Necrotizing enterocolitis (NEC) is the death of tissue in the intestine. It occurs most often in premature or sick babies.
NEC occurs when the lining of the intestinal wall dies. This problem nearly always develops in an infant who is ill or premature. It is likely to occur while the infant is still in the hospital.
The exact cause of this disorder is unknown. A drop in blood flow to the bowel can damage the tissue. Bacteria in the intestine may also add to the problem. Also, premature infants have an undeveloped immune response to factors such as bacteria or low blood flow. An imbalance in immune regulation appears to be involved in NEC.
Babies at higher risk for the condition include:
- Premature infants
- Infants who are fed formula rather than human milk. (Human milk contains growth factors, antibodies and immune cells which may help prevent the problem.)
- Infants in a nursery where an outbreak has occurred
- Infants who have received blood exchange transfusions or have been seriously ill
Symptoms may come on slowly or suddenly, and may include:
- Abdominal bloating
- Blood in the stool
- Feeding problems
- Lack of energy
- Unstable body temperature
- Unstable breathing, heart rate, or blood pressure
Exams and Tests
Tests may include:
- Abdominal x-ray
- Stool for occult blood test (guaiac)
- Complete blood count (CBC)
- Electrolyte levels, blood gases and other blood tests
Treatment for a baby who may have NEC most often includes:
- Halting enteral (GI tract) feedings
- Relieving gas in the bowel by inserting a tube in the stomach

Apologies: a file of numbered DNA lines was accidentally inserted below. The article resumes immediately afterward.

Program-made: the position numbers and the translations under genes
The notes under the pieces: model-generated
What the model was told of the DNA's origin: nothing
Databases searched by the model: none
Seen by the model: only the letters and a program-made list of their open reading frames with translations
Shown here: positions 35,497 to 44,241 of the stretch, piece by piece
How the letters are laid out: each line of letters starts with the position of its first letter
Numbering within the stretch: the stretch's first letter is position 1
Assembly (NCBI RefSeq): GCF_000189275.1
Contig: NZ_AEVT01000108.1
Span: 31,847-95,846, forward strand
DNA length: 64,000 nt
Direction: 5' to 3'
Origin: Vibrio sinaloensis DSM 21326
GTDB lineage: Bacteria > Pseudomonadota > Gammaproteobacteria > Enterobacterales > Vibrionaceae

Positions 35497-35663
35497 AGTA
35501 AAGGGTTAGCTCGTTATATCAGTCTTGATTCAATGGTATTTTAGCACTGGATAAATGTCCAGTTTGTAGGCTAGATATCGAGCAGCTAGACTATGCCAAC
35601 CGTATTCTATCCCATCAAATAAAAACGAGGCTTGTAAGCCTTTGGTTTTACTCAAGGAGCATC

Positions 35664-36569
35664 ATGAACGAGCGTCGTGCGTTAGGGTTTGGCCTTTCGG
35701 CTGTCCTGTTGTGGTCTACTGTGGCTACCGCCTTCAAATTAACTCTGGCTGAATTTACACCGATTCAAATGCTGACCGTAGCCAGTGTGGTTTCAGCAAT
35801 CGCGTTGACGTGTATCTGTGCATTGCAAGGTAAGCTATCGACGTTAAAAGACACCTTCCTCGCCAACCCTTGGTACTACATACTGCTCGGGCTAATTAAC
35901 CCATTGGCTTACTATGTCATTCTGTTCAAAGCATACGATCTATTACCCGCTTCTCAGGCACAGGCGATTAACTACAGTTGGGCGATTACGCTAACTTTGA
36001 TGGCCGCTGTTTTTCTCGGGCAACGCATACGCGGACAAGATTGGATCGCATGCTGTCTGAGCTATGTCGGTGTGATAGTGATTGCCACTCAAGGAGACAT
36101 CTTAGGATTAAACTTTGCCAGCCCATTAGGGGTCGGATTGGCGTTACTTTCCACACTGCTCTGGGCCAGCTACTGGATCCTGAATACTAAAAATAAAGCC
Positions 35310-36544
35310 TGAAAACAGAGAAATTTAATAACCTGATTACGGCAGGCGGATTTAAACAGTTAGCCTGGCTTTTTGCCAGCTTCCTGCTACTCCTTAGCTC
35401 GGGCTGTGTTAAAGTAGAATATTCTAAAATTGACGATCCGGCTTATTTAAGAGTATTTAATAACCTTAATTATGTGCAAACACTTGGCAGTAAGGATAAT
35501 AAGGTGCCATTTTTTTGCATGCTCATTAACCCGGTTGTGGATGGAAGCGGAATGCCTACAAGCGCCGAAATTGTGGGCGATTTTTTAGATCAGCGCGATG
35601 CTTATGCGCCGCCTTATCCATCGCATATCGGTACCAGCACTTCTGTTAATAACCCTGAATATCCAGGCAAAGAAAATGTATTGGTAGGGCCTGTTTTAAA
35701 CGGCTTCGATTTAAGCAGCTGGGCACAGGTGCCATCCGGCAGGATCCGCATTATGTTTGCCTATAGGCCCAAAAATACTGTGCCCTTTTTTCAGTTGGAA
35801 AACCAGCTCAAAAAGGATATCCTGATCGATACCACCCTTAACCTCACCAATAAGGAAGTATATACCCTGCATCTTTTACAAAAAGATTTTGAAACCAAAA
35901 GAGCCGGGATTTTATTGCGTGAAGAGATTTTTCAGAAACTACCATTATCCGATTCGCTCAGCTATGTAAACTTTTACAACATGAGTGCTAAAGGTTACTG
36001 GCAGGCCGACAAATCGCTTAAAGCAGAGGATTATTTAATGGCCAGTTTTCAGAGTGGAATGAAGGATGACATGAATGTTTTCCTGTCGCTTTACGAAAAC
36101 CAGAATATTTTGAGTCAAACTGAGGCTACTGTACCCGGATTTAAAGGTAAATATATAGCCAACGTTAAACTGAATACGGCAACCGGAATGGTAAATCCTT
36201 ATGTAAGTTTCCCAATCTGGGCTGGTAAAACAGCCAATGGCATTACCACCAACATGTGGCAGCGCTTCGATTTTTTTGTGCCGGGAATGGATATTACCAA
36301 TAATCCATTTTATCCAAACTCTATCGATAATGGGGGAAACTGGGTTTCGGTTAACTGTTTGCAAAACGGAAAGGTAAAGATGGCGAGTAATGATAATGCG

- Giving IV fluids and nutrition
- Giving IV antibiotics
- Monitoring the condition with abdominal x-rays, blood tests, and measurement of blood gases
The infant will need surgery if there is a hole in the intestines or inflammation of the abdominal wall (peritonitis).
In this surgery, the doctor will:
The bowel may be reconnected after several weeks or months when the infection has healed.
Necrotizing enterocolitis is a serious disease. Up to 40% of infants with NEC die from it. Early, aggressive treatment can help improve the outcome.
Complications may include:
- Intestinal perforation
- Intestinal stricture
- Liver problems from prolonged inability to tolerate enteral feeds and need for parenteral (IV) nutrition
- Short bowel syndrome if a large amount of intestine is lost
When to Contact a Medical Professional
Get emergency medical care if any symptoms of necrotizing enterocolitis develop. Infants who are hospitalized for illness or prematurity are at higher risk for NEC. They are watched closely for this problem before they are sent home.
Greenberg JM, Haberman B, Narendran V, Nathan AT, Schibler K. Neonatal morbidities of prenatal and perinatal origin. In: Resnik R, Lockwood CJ, Moore TR, Greene MF, Copel JA, Silver RM, eds. Creasy and Resnik's Maternal-Fetal Medicine: Principles and Practice. 8th ed. Philadelphia, PA: Elsevier; 2019:chap 73.
Kudin O, Neu J. Neonatal necrotizing enterocolitis. In: Martin RJ, Fanaroff AA, Walsh MC, eds. Fanaroff and Martin's Neonatal-Perinatal Medicine. 11th ed. Philadelphia, PA: Elsevier; 2020:chap 85.
Seed PC. The microbiome and pediatric health. In: Kliegman RM, St. Geme JW, Blum NJ, Shah SS, Tasker RC, Wilson KM, eds. Nelson Textbook of Pediatrics. 21st ed. Philadelphia, PA: Elsevier; 2020:chap 196.
Review Date: 4/14/2021
Reviewed By: Charles I. Schwartz, MD, FAAP, Clinical Assistant Professor of Pediatrics, Perelman School of Medicine at the University of Pennsylvania, General Pediatrician at PennCare for Kids, Phoenixville, PA. Also reviewed by David Zieve, MD, MHA, Medical Director, Brenda Conaway, Editorial Director, and the A.D.A.M. Editorial team.